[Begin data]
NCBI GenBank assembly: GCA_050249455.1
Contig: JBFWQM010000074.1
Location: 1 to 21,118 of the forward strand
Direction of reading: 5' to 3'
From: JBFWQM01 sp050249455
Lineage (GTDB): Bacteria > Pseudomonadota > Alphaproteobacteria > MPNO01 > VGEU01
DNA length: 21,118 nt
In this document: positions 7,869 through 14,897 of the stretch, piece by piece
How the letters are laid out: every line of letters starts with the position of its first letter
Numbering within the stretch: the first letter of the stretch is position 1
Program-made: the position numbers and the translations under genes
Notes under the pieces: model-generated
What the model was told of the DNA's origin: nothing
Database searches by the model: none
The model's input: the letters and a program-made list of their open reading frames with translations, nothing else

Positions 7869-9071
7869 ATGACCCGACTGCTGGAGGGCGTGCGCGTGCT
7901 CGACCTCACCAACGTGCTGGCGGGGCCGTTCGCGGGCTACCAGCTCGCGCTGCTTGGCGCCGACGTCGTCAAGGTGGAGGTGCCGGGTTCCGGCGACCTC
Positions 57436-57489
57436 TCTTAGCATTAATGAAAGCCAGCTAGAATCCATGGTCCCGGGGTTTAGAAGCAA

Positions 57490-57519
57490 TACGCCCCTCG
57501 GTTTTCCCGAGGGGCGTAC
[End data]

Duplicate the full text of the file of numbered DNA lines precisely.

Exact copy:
NCBI GenBank assembly: GCA_050249455.1
Contig: JBFWQM010000074.1
Location: 1 to 21,118 of the forward strand
Direction of reading: 5' to 3'
From: JBFWQM01 sp050249455
Lineage (GTDB): Bacteria > Pseudomonadota > Alphaproteobacteria > MPNO01 > VGEU01
DNA length: 21,118 nt
In this document: positions 7,869 through 14,897 of the stretch, piece by piece
How the letters are laid out: every line of letters starts with the position of its first letter
Numbering within the stretch: the first letter of the stretch is position 1
Program-made: the position numbers and the translations under genes
Notes under the pieces: model-generated
What the model was told of the DNA's origin: nothing
Database searches by the model: none
The model's input: the letters and a program-made list of their open reading frames with translations, nothing else

Positions 7869-9071
7869 ATGACCCGACTGCTGGAGGGCGTGCGCGTGCT
7901 CGACCTCACCAACGTGCTGGCGGGGCCGTTCGCGGGCTACCAGCTCGCGCTGCTTGGCGCCGACGTCGTCAAGGTGGAGGTGCCGGGTTCCGGCGACCTC
Positions 57436-57489
57436 TCTTAGCATTAATGAAAGCCAGCTAGAATCCATGGTCCCGGGGTTTAGAAGCAA

Positions 57490-57519
57490 TACGCCCCTCG
57501 GTTTTCCCGAGGGGCGTAC